.NET Compact Framework App.Config Workaround

By Robbe D. Morris

Printer Friendly Version

Robbe Morris
Robbe & Melisa Morris
The current release of the .NET Compact Framework (comes with Visual Studio .NET 2003) does not offer the built in capability to access the App.Config settings file like a .NET Windows Form application does.  If you want to get the same functionality, simply load the config file into an XmlDocument and transpose the xml document into a NameValueCollection.  From there, you can reference the AppSettings collection to retrieve the value by key name.  Let's review the code sample below.
It is important to note that you'll need to include App.Config in your project and set the Properties of the file to be considered Content.  This ensures that your file gets included with deployment.  You'll also only want to call the static method LoadConfig() once when your application loads.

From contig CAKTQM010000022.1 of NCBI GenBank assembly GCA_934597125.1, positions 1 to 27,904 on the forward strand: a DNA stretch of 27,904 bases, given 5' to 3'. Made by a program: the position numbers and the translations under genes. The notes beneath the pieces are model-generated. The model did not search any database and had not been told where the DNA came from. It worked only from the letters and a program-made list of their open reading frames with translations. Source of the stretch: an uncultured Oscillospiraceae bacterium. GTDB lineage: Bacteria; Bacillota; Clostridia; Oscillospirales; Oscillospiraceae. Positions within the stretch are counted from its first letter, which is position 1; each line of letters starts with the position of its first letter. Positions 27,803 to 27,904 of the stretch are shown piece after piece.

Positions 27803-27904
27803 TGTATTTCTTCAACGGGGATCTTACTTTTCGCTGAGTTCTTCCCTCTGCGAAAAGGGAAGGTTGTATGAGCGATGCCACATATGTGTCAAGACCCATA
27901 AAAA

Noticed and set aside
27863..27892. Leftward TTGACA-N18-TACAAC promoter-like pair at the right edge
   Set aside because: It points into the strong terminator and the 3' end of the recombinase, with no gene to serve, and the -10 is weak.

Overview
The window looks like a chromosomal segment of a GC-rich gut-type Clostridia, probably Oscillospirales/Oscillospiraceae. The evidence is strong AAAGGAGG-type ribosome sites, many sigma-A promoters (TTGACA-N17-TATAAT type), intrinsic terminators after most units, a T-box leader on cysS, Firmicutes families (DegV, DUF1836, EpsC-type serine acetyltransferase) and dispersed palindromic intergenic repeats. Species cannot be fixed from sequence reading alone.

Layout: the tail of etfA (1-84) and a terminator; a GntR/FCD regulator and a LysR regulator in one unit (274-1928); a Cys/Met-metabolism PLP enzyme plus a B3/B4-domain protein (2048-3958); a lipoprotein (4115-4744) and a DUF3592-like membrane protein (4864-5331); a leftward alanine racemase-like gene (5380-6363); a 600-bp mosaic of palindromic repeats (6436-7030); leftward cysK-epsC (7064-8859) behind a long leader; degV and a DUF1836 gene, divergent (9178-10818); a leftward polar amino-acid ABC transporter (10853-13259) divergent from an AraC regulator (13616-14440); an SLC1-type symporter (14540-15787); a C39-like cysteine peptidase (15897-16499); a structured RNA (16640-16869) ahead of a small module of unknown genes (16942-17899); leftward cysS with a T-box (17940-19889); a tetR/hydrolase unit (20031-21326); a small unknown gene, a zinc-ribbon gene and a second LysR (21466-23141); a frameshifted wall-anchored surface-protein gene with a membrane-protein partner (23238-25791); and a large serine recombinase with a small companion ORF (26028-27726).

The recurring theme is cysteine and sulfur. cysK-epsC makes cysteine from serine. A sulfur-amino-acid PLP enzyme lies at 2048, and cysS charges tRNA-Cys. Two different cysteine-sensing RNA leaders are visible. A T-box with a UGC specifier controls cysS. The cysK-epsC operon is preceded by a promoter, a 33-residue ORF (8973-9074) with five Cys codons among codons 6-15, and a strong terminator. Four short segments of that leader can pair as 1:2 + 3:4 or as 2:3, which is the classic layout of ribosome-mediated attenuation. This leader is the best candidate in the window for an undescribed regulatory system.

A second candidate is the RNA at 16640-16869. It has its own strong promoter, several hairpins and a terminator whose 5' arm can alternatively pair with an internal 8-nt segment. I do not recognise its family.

Sample App.Config

<?xml version="1.0" encoding="utf-8" ?>
      <add key="Item1" value="value of item 1" />
      <add key="Item2" value="value of item 2" />
      <add key="Item3" value="value of item 3" />
Sample Code
using System;
using System.Collections.Specialized; 
using System.Xml;
using System.IO;
public class ConfigurationSettings

  public static NameValueCollection AppSettings;
  public static void LoadConfig()
        string AppPath = Path.GetDirectoryName( Assembly.GetExecutingAssembly().GetName().CodeBase);
        string ConfigFile = Path.Combine(AppPath,"App.config");

        if(File.Exists(ConfigFile) == false)
          System.Windows.Forms.MessageBox.Show("Config file does not exist");
        XmlDocument oXml = new XmlDocument();

        XmlNodeList oList =  oXml.GetElementsByTagName("appSettings"); 

        AppSettings = new NameValueCollection();

        foreach(XmlNode oNode in oList)
           foreach(XmlNode oKey in oNode.ChildNodes)
              AppSettings.Add(oKey.Attributes["key"].Value, oKey.Attributes["value"].Value);

    catch (Exception) { throw; }


Robbe has been a Microsoft MVP in C# since 2004.  He is also the co-founder of NullSkull.com which provides .NET articles, book reviews, software reviews, and software download and purchase advice.